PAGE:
Mall owner Pyramid Management reaches settlement on defaulted loan

Hudson Valley mall just the latest property causing issues for operator

Tri-State /
Nov.November 09, 2021 10:50 AM

Galleria at Crystal Run at 1 Galleria Drive with Pyramid Management Group CEO Steve Congel (PyramidMG, Google Maps)

Pyramid Management Group has a lot of problems, but a delinquent loan in Orange County is no longer one of them.

The New York-based mall operator reached a settlement Nov. 4 with lender Axonic Capital after defaulting on a $20.5 million mezzanine loan on the Galleria at Crystal Run shopping mall in Middletown, New York, court filings show.

Pyramid took out the loan for the mall at 1 Galleria Drive in September 2018, but stopped making payments in April 2020, according to a complaint filed by Axonic in August. When the loan matured in September 2020, Pyramid failed to pay the outstanding principal and all other amounts due, including interest.

A payment guaranty stipulated that Pyramid or its guarantor was required to pay $5.1 million, or the entire outstanding loan balance, whichever amount was lower. By July of this year, Axonic alleged that Pyramid had still failed to make any payments and its outstanding balance, including interest, had climbed to $25.7 million.

Axonic repeatedly demanded that Pyramid pay the required $5.1 million under the terms of the guaranty, culminating in an Aug. 2, 2021, phone call, in which Pyramid “failed to provide an acceptable solution.”

Meanwhile, the mall reopened in September 2020, and, aside from three tenants, has remained operational. During negotiations prior to the lawsuit, Axonic claimed Pyramid provided financial statements on the Galleria mall that indicated its cash flows were sufficient to cover its payments for the loan.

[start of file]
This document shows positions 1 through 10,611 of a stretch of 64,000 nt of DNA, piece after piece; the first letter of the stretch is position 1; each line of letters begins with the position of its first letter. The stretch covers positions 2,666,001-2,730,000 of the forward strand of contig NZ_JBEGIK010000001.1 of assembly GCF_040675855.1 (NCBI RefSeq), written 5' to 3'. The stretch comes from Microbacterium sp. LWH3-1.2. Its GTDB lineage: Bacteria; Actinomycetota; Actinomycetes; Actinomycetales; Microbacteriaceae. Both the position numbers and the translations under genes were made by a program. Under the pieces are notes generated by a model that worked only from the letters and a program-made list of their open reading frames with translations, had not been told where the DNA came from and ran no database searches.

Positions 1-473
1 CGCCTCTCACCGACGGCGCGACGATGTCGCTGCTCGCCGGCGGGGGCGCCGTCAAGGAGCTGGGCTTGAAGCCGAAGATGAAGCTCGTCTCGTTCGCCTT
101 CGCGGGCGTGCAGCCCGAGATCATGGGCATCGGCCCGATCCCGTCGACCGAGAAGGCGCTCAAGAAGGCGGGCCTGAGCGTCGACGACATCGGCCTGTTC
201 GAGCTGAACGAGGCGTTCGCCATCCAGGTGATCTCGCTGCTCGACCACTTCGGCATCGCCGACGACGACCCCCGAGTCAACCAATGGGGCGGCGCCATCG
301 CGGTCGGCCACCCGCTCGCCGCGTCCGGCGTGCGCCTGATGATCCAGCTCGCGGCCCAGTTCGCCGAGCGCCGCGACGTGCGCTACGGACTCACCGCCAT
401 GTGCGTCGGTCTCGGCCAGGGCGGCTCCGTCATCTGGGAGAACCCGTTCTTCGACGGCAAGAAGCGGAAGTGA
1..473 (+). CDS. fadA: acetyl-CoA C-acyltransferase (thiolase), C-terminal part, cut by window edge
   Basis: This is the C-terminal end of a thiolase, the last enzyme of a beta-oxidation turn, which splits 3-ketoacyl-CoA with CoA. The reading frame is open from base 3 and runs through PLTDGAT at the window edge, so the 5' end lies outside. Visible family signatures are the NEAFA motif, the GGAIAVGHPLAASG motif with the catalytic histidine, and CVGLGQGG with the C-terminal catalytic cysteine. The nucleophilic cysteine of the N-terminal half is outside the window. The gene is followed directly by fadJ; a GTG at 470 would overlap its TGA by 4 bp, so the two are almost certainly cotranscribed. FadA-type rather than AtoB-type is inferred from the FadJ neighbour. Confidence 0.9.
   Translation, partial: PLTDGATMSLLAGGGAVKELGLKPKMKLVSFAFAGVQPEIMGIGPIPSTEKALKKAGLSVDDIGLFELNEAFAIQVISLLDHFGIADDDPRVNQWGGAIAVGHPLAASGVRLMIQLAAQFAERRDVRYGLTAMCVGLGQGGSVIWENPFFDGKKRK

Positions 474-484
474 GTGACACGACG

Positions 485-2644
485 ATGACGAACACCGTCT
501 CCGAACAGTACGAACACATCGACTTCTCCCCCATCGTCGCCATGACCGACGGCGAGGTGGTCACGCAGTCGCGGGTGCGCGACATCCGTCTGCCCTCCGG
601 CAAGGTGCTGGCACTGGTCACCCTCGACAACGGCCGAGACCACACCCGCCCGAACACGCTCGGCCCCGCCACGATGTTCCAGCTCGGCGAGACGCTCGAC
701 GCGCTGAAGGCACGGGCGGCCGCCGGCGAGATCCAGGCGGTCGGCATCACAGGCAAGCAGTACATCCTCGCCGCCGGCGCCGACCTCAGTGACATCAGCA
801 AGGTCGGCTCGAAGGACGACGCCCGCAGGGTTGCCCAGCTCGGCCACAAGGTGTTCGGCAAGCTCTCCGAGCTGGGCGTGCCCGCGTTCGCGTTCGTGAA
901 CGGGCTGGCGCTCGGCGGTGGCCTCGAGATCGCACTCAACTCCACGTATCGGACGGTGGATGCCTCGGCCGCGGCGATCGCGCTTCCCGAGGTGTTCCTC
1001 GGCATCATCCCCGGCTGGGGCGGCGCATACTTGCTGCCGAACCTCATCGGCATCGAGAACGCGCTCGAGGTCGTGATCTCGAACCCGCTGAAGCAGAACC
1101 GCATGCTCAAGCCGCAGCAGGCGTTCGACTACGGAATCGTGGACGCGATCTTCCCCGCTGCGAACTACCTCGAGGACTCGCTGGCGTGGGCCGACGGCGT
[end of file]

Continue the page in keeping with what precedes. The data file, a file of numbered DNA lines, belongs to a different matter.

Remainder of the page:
The parties settled out of court in September and Axonic formally dropped the complaint in November. Terms of the agreement were not revealed.

But it’s not the last of Pyramid’s problems.

Reappraisals tied to the firm’s mounting mortgage delinquencies have slashed valuations on eight of Pyramid’s malls by an average of 59 percent, leaving several of them worth less than their debt, Bloomberg reported in March.

Among the New York malls having issues are Destiny USA in Syracuse and Palisades Centre in West Nyack.

Destiny USA’s value was slashed to $203 million after a 71 percent appraisal reduction. It faces $430 million in CMBS debt. Palisades Centre had its value cut to $425 million last December from $881 million in its 2016 appraisal.

Destiny USA and Palisades Center, along with three other of Pyramid’s New York malls — Walden Galleria Mall in Cheektowaga, Crossgates Mall in Albany and Poughkeepsie Galleria — all went into special servicing last year.

Meanwhile, the remaining $240 million balance on Pyramid’s nine-year-old loan at the Walden Galleria in Cheektowaga, New York, will come due in six months, according to Buffalo Business First.

Located about 7 miles east of downtown Buffalo, that property has one glimmer of hope: the return of Canadian shoppers with the easing of international travel restrictions.

“Our Canadian customers have always represented a significant part of our business,” Pyramid CEO Stephen Congel told the New York Times last month. “So we are excited to welcome our beloved northern neighbors back into the country.”





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